And sometimes, the shortcut to success isn’t always the right way. In building your business organically from the ground up, and working on it yourself, you learn essential business lessons along the way.

You may start out knowing little about business, but you’ll soon earn your entrepreneurial stripes. And when you do, you’ll be a wise, more robust business leader, able to make the right decisions to grow your business even further.

Beware the six-figure con

So the next time you see one of those ads promising to reveal the secret of someone’s supposed instant success, tread with caution.

Watch their webinars by all means, but do so with a healthy dose of skepticism. And never part with your hard-earned money without thoroughly investigating what you’ll get back, and realistic expectations.

That’s not to say there aren’t marketeers out there sharing great advice and selling products that genuinely deliver what they promise. But there are just as many, if not more, selling not much more than a dream.

Indeed, I have met some people who have paid for these six-figure courses – and not one of them runs a six-figure business! In fact, none of them are making much money at all.

I’ve even met someone who’d paid for an expensive programme to get her business started with a well-known online personality, and after completing the programme she still didn’t know any of the basics of starting a business!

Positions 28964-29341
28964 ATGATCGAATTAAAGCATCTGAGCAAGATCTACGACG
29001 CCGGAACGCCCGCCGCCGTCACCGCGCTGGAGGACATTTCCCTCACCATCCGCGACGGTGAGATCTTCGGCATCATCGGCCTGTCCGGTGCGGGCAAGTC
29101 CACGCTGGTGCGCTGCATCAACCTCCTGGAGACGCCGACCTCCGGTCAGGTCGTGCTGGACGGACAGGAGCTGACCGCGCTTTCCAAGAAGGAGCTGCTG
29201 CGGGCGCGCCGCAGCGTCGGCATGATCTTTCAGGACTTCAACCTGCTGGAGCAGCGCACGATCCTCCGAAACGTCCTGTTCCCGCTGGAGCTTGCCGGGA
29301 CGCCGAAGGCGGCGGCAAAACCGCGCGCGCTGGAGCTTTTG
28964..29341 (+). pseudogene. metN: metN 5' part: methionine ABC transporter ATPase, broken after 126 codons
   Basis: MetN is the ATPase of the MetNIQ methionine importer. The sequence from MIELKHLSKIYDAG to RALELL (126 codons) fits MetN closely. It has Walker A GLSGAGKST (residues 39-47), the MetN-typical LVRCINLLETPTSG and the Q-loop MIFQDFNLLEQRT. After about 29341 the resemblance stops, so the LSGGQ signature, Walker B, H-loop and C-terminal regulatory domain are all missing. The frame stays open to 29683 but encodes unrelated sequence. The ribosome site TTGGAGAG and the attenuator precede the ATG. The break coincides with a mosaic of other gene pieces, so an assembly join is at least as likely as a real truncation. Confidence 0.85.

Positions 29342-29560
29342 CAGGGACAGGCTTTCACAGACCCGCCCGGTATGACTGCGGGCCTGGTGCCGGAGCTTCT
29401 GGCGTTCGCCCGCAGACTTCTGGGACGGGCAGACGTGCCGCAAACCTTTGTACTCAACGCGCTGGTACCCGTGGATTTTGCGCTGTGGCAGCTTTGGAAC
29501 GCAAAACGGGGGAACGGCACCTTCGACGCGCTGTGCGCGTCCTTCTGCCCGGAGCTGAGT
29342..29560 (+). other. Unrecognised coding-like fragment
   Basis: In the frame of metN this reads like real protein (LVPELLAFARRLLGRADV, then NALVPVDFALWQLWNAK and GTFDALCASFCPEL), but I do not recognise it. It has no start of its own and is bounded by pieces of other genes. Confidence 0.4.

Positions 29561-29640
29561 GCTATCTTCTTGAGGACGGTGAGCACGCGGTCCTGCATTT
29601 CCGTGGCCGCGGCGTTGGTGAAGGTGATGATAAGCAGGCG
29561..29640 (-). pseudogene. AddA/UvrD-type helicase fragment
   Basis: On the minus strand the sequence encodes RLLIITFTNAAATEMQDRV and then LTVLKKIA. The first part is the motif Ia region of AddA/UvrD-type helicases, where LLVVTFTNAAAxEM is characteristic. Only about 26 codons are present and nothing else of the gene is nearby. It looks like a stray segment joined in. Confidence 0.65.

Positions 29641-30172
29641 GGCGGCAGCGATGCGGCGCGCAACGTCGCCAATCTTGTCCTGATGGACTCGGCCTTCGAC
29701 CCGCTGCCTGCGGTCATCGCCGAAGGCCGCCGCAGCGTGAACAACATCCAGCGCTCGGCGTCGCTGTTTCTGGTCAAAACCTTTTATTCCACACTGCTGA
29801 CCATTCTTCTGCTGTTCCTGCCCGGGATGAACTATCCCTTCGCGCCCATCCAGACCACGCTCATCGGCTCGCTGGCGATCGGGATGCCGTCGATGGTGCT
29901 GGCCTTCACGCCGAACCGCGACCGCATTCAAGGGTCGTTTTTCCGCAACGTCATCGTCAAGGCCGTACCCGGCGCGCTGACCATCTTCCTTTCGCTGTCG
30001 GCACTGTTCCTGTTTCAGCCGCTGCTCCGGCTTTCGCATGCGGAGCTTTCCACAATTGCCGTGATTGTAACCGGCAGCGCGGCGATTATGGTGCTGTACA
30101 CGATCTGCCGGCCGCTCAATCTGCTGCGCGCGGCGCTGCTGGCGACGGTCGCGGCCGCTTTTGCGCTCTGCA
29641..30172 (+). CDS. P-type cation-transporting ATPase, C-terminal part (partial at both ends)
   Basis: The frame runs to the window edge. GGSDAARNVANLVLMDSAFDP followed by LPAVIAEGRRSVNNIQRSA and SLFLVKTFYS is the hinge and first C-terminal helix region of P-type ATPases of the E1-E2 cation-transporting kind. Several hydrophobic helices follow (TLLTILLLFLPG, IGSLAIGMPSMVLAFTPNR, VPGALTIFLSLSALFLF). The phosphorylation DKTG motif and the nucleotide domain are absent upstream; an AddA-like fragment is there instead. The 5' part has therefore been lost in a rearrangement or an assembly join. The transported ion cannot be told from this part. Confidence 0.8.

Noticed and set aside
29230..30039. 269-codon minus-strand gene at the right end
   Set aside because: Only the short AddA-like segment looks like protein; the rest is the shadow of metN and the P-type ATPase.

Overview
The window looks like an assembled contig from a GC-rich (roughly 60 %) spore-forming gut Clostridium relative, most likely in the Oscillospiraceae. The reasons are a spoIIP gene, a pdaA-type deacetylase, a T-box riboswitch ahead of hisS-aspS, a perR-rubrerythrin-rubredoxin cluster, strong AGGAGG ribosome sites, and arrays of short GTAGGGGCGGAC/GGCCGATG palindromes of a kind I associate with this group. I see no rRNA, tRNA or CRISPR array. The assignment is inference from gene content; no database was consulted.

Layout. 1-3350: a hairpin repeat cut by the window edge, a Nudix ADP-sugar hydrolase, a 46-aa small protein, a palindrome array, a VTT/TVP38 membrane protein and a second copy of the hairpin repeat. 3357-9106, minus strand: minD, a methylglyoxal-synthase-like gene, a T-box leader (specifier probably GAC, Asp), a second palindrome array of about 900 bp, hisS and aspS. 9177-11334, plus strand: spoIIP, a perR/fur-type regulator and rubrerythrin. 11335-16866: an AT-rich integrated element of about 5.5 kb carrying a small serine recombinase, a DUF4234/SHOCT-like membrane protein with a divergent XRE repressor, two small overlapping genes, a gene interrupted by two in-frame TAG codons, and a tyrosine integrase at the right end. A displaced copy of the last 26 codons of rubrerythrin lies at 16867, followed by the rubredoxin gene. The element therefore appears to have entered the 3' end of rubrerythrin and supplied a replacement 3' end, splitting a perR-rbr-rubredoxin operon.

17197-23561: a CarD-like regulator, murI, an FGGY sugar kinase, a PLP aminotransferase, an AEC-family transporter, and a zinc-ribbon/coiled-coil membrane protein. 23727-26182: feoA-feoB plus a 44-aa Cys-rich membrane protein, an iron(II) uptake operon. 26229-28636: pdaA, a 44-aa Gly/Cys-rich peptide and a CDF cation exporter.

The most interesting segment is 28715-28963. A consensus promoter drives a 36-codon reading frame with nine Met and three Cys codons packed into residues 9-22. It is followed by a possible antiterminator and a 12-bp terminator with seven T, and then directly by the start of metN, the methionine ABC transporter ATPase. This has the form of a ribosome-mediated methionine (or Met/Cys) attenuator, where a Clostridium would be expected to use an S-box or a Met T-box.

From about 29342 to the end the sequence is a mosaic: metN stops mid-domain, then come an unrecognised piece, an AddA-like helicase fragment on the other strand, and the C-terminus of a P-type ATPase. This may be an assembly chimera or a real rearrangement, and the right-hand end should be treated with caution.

The much-promoted programme she’s paid several hundreds pounds for skimmed over everything you need to think about when starting a business without actually teaching the nuts and bolts of doing it. She’d have learned just as much from spending an hour or two reading free business blogs.

Where to go for genuine business help

So where do you go for help if you want to start a business? Personally I’d give any programme that offered instant success or used envy marketing a wide berth.

Instead look for common sense approaches that teach you the dull but essential basics. Even better if it’s a guided programme with a cohort.

We’ve just invested in a year-long marketing programme. It’s actually marketed as the opposite of a get-rich-quick scheme – you’re told not to expect any significant financial results from your work until nine months in.

Until then you’re working hard on laying the right foundations, which is what you should be doing when building a business. Think of it as the equivalent as the pig who builds his house from bricks – not straw. It takes longer, but is more likely to last.

You can also find a wealth of free resources online, in blogs and webinars. Just watch them without the temptation of your credit card within reach!